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Latex 300 Ink Limit

#1 TG-Frank 9 years ago

Can anybody tell me details about the ink limit value when doing internal calibration?

Can't be the single channel ink limit, because with some print modes they can be set to 200%.

Can't be the total ink limit because in a lot of print modes a max. of 100% or 120% can be chosen.

What does the percent-value represent?

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#2 HP-MarcM 9 years ago


The percent-value of ink shows (for primary colors and total ink) the relative difference of selected ink limit compared to the production mode of a vinyl used as a reference.

When doing internal calibration, once the ink limit is selected, the printer will print the calibration patterns using that ink limit and will adjust the linearization curves to optimize color transitions.

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#3 TG-Frank 9 years ago

Hi Marc

Thank you for your reply. I know what ink limit means. Irritating when calibrating a Latex 300 is the value.

For one primary channel, the ink limit should be at maximum 100%. And it should have at minimum 4 possibilities for data entries (for every process color).

Because of there is only one data entry, it will be the value for the total ink limit. But as a total ink limit, the maximum selectable ink limit is very low, with depending on the print mode at maximum 200% for backlit Media at 20 Passes, regularly 100 - 130% for production print modes on vinyl or paper.

That is what confusing me. Because of that I ask what does the percentage represents.

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#4 HP-MarcM 9 years ago

Hi again TG-Frank,

If you are looking to change the maximum percentage of ink per channel, you would not be able to do it from the printer, you will have to do it from the RIP.

This is because the printer was intended to help as much as possible the new HP Latex users, which probably have less or even none experience with color calibration. For this reason the printer, although the limitations, is able to create profiles in an easy and fast way, which are good enough quality to print.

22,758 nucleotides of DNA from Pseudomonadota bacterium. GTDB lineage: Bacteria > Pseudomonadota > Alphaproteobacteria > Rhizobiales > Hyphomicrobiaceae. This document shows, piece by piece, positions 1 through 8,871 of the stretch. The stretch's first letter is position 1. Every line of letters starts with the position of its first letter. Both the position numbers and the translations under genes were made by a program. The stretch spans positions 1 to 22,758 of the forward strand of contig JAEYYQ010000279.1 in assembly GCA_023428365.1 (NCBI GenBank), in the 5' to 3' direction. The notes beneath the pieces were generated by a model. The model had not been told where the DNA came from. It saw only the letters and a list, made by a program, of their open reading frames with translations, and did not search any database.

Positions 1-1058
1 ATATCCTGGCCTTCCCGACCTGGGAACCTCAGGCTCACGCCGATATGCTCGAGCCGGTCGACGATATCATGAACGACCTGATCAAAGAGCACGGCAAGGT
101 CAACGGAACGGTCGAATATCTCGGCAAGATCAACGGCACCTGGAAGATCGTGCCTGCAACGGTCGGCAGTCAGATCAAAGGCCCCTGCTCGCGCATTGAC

If you are a color management expert, as i think is your case, and you want to have a higher color saturation, you will have to select it with the RIP.

Hope this helps.

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#5 TG-Frank 9 years ago

OK, I understand and accept. I agree with the idea to make color management easy for people not experienced with profiling, and I now that most of the users will benefit from that system.

For me, I sometimes miss things to set.

Thanks again.

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#6 dyp 9 years ago

What RIP actually allow a higher ink limit than what is allowed on the printer. I have tried three different RIPs and none will allow a high ink density.

Take the Paper setting for example, Regular Coated Paper allows up to 120% for the highest you can go, even with 20 passes. Backlit Paper allows from 130% to 260% but only for 12 to 20 pass. So are you saying that with a particular RIP (which one?) I could be able to get 130% or 150% at 10 pass.

Yes I know I could choose the Backlit setting to get higher ink density, but do you realize that the vacuum is not as strong at the same settings as in the Regular Coated Paper Setting. I found this out the hard way. I was trying to get 150% Ink Density on a ridged poster paper but I would not hold it to the platen even when like ink coverage was applied. It was very obvious that a vacuum setting of 100 with backlit was not that same as a setting of 100 with Coated Paper. You could hear the difference and I had no problem holding the paper to the platen with the Regular Coated Paper Setting.

For PVC Banner this is even more of a problem. 8 or 6 Pass only allows 100% Ink Density which if you want colors to pop is not going to happen. Really, I can set the temp to 240 degrees F but I can only use 100% Ink Density with 6 or 8 pass. Who thought this up?

Again what RIP will allow you to raise the Ink Density beyond what the printer will allow?

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The opinions expressed above are the personal opinions of the authors, not of HP.

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